# How to make a scatterplot in R

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Now that you’ve learned the very basics of plotting from our earlier tutorial on making your very first plot in R, this blog post will teach you how to customize your scatterplots to make them look better. If you want to take this even a step further, check out my step-by-step tutorial introduction to publication-quality scatterplots.

You can also watch this blog post as a video by clicking on the image below.

Scatterplots are one of the most common types of plots in ecology, where they show the relationship (or lack thereof) between two continuous variables.

We’re going to create the same scatterplot that we did in the other lesson by loading up the data set `PlantGrowth`

.

This data set has 30 rows of data and two columns. The first column, “weight”, represents the dry biomass of each plant in grams. The second column, “group”, lists the experimental treatment that each plant was given. We’re going to add another column to this data set called “water”, which will describe the amount of water that each plant has received throughout its life, in liters. If you’re following along in RStudio (which you should be! 😄), then you can just copy and paste the code below to add the new column.

# Load data data(PlantGrowth) # Add a new column PlantGrowth$water <- c(3.063, 3.558, 2.233, 3.147, 2.379, 2.106, 2.384, 2.444, 2.492, 3.292, 2.732, 2.153, 2.660, 1.938, 3.583, 1.817, 3.494, 2.559, 1.530, 2.372, 3.176, 2.611, 3.262, 2.947, 2.523, 2.152, 2.771, 2.878, 2.263, 2.518) # View first few rows of data head(PlantGrowth) ## weight group water ## 1 4.17 ctrl 3.063 ## 2 5.58 ctrl 3.558 ## 3 5.18 ctrl 2.233 ## 4 6.11 ctrl 3.147 ## 5 4.50 ctrl 2.379 ## 6 4.61 ctrl 2.106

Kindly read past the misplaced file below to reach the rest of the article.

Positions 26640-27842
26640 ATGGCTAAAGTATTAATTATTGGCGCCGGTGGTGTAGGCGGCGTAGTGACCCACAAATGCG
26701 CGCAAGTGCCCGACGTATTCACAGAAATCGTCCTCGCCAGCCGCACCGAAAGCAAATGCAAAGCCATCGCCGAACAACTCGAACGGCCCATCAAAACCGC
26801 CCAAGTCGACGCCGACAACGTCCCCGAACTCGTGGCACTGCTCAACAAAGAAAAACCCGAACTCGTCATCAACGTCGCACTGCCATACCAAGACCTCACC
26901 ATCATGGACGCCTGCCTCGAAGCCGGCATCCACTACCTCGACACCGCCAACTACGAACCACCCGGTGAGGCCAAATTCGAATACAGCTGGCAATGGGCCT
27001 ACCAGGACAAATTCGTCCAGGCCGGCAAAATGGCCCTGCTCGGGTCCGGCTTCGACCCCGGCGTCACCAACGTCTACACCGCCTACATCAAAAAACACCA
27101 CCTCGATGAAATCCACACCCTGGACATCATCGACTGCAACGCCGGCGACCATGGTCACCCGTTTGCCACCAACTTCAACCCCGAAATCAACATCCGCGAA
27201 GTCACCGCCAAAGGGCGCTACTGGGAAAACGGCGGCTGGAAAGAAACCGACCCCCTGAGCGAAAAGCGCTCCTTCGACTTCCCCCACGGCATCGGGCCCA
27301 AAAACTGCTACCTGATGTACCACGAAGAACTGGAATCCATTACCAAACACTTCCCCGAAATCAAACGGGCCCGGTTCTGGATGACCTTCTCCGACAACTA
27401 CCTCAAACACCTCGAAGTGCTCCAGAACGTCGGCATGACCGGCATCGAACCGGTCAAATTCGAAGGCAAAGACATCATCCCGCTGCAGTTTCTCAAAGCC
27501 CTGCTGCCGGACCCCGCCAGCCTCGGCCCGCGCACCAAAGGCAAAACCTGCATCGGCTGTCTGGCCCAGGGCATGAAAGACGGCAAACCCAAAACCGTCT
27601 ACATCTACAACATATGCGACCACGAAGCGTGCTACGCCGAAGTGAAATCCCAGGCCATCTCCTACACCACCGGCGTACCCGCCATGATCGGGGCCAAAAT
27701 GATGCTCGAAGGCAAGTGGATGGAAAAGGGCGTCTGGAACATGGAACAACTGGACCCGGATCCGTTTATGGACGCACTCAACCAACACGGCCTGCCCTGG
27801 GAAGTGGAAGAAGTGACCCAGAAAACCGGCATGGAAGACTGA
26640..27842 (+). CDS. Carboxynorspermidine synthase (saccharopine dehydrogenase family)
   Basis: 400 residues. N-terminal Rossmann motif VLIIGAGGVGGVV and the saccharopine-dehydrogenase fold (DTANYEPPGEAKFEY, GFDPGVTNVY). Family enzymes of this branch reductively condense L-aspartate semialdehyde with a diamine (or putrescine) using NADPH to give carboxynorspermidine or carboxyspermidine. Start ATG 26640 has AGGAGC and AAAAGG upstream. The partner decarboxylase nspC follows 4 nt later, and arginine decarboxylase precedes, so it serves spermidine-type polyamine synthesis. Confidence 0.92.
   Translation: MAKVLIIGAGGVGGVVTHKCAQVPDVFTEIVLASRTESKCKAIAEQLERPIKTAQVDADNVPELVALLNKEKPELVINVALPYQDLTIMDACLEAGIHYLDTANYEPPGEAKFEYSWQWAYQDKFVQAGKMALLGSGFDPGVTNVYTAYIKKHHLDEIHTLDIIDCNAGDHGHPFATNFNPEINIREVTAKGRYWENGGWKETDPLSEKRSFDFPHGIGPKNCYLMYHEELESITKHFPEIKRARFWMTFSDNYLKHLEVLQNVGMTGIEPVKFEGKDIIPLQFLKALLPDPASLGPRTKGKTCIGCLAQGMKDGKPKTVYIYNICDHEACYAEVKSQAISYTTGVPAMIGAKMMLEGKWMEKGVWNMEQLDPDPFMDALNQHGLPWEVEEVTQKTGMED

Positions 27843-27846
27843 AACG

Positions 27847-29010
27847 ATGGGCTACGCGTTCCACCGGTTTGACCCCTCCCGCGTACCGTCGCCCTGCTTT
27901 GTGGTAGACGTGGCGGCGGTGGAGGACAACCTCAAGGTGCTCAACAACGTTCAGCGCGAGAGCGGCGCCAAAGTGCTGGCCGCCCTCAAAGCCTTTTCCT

Awesome. Now, using the `plot()`

function, let’s create a plot of plant weight versus the amount of water that the plant received.

# Plot plant weight versus water received plot(weight ~ water, data = PlantGrowth)

Now we have a basic scatterplot, but it doesn’t look all that great aesthetically. To help with that, I’m going to show you some different customizations that allow you to modify several of the plot elements.

Let’s start with the axis labels. We can modify the `xlab`

and `ylab`

arguments within the `plot()`

function. `xlab`

refers to the label on the X axis, while `ylab`

refers to the label on the Y axis. Notice that I also pressed the “Enter” or “Return” key after each comma in the `plot()`

function. This just keeps the code cleaner and more readable, but you could have also written it all in one long line.

# Edit the axis labels of the plot plot(weight ~ water, data = PlantGrowth, xlab = "Total Water (L)", ylab = "Dried Biomass Weight (g)")

Great! Our axis labels look good. We can also make the graph a little more spacious by editing the limits of the axes. We can do this using the `xlim`

and `ylim`

arguments. These arguments accept vectors of the form `c(lower_limit, upper_limit)`

. So if we wanted the X axis to go from 1 to 5, we would say `xlim = c(1, 5)`

.

# Edit the axis limits of the plot plot(weight ~ water, data = PlantGrowth, xlab = "Total Water (L)", ylab = "Dried Biomass Weight (g)", xlim = c(1.25, 3.75), ylim = c(3.25, 6.75))